Related Biography: Swimmer Annette Kellerman
If Esther Williams was the mother of synchronized swimming, Annette Kellerman was its grandmother. Williams was aware of this, and she had great respect for Kellerman, even titling her autobiography Million Dollar Mermaid after the movie she made about Kellerman's life.
Kellerman's career paralleled Williams's in many ways. Like Williams, Kellerman began as a swimmer, became a star of live water shows, and later became an actress.
Annette Marie Sarah Kellerman was born July 6, 1887 (some sources say 1888), in Sydney, Australia. As a child, she suffered from polio, which left her with weak, bowed legs, and she took up swimming to try to strengthen them. She was soon walking without leg braces, and by age ten she was a champion swimmer.
Kellerman excelled in distance swimming. After her family moved to England when she was fourteen, she swam the twenty-six mile length of the Thames River, from Putney to Blackwall, amid much media fanfare. It was unprecedented for anyone, let alone a teenage girl, to complete such a feat. Kellerman received many lucrative sponsorships for her long-distance swims, including her two failed attempts to become the first woman to swim the English Channel. Later, Kellerman parlayed this fame into a career in vaudeville, and she also made appearances at the London Hippodrome.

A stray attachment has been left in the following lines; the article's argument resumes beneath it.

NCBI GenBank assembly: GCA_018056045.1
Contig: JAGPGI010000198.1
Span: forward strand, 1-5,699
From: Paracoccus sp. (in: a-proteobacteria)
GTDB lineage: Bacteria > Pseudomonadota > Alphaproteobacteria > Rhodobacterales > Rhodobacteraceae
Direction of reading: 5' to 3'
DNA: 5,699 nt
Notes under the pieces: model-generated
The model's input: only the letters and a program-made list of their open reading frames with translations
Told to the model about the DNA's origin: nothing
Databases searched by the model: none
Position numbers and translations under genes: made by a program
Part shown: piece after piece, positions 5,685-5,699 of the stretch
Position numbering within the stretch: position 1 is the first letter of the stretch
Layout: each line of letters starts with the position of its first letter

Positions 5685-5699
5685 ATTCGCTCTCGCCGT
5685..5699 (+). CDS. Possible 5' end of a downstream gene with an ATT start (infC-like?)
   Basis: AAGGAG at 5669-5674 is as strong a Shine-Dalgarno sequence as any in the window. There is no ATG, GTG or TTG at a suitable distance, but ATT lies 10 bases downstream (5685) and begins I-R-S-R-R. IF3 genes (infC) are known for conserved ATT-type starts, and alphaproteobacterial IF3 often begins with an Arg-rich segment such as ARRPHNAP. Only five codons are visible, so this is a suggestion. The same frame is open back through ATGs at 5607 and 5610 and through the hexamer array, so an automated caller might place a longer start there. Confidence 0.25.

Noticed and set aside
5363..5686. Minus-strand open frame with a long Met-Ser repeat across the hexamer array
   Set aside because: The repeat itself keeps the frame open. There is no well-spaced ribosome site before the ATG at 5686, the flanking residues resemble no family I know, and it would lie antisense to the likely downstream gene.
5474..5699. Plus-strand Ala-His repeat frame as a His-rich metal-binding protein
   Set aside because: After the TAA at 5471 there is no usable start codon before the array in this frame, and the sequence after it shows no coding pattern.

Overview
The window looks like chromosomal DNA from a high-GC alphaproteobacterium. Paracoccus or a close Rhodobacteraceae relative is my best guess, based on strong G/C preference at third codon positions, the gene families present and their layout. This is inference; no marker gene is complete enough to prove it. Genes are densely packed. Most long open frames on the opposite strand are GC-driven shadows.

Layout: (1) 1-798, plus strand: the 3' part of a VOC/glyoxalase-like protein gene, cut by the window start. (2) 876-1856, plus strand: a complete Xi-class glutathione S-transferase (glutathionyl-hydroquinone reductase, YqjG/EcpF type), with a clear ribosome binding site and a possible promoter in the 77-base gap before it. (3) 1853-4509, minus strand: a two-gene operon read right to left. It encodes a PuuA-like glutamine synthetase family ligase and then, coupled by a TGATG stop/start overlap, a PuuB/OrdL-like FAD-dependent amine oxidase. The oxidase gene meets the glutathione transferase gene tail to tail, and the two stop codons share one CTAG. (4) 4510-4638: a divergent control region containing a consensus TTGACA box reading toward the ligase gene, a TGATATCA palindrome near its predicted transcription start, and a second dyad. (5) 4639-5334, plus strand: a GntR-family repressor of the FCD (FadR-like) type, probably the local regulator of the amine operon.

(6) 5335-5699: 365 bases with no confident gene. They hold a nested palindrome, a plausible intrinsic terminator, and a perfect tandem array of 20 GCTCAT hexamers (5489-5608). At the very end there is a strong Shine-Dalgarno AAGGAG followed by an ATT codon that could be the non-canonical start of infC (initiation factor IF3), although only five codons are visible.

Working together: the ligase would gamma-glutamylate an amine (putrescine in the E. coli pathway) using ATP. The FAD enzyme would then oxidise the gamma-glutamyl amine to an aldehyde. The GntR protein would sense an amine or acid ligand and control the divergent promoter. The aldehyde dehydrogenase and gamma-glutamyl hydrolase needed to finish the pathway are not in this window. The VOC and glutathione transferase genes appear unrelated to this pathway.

In 1907, Kellerman came to the United States, where she toured the country with a swimming and high-diving show. That summer, while performing in Boston, Kellerman achieved international notoriety by being arrested for indecent exposure. Her crime? She appeared on the city's Revere Beach wearing a unitard swimsuit which left her neck, all of her arms and much of her legs exposed. At that time, proper women "swam" as best they could in full, loose skirts and long-sleeve blouses.
Kellerman appeared in several silent films, starting in 1909 with three films in one year: The Bride of Lammermoor, Jepthah's Daughter: A Biblical Tragedy, and The Gift of Youth. She caused another moral scandal with the skinny-dipping scenes in her next film, Neptune's Daughter (1914), but she went on to star in several more movies, including Daughter of the Gods (1916), Queen of the Sea (1918) The Art of Diving and What Women Love, both 1920, and her final film, Venus of the South Seas, in 1924. After she married and retired from film, Kellerman opened a health food store in the Pacific Palisades.
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